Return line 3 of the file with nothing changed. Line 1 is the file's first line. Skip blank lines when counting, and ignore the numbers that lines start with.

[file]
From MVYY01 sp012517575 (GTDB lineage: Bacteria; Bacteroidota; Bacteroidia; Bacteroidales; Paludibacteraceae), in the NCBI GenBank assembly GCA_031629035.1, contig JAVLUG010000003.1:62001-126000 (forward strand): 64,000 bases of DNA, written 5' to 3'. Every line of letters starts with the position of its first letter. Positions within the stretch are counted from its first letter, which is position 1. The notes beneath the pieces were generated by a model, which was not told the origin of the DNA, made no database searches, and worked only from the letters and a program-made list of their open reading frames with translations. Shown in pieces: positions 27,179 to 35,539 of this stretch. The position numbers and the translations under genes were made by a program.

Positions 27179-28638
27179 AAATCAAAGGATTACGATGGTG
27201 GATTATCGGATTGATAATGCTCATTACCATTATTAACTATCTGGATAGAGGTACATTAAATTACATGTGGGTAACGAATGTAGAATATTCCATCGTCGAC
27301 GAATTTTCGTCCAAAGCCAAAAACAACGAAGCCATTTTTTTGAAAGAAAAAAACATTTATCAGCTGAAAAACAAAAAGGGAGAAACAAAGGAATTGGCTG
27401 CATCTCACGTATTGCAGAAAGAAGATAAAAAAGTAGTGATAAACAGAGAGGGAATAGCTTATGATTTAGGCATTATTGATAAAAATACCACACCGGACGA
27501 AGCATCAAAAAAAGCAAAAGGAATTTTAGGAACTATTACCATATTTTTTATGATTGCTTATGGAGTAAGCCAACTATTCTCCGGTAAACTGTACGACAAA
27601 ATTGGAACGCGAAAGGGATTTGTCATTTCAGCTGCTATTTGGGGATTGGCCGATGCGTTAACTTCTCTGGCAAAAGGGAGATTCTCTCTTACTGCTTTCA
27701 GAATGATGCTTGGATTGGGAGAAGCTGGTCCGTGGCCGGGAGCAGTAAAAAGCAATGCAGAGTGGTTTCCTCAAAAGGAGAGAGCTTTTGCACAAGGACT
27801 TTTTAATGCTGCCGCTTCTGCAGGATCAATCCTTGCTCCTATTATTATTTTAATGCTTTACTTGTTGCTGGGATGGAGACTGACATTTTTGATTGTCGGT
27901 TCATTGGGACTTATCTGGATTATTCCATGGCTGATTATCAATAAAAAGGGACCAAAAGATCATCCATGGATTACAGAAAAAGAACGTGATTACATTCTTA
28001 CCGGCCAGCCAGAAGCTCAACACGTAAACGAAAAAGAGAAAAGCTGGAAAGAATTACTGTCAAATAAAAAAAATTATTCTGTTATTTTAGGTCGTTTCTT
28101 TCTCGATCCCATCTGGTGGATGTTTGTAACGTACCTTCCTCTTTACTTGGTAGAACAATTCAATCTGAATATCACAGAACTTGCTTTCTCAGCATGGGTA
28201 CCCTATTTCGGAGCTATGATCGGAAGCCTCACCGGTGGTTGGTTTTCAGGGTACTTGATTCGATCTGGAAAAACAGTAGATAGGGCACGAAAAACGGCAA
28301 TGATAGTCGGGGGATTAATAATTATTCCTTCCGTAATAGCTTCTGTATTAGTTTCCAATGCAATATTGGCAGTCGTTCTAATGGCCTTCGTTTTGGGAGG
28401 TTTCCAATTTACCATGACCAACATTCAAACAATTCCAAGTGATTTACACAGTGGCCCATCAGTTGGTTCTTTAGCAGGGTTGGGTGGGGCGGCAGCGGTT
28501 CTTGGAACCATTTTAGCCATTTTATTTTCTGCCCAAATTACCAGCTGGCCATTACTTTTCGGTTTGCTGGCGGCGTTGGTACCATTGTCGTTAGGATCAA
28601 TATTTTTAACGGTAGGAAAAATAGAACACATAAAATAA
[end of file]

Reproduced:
27179 AAATCAAAGGATTACGATGGTG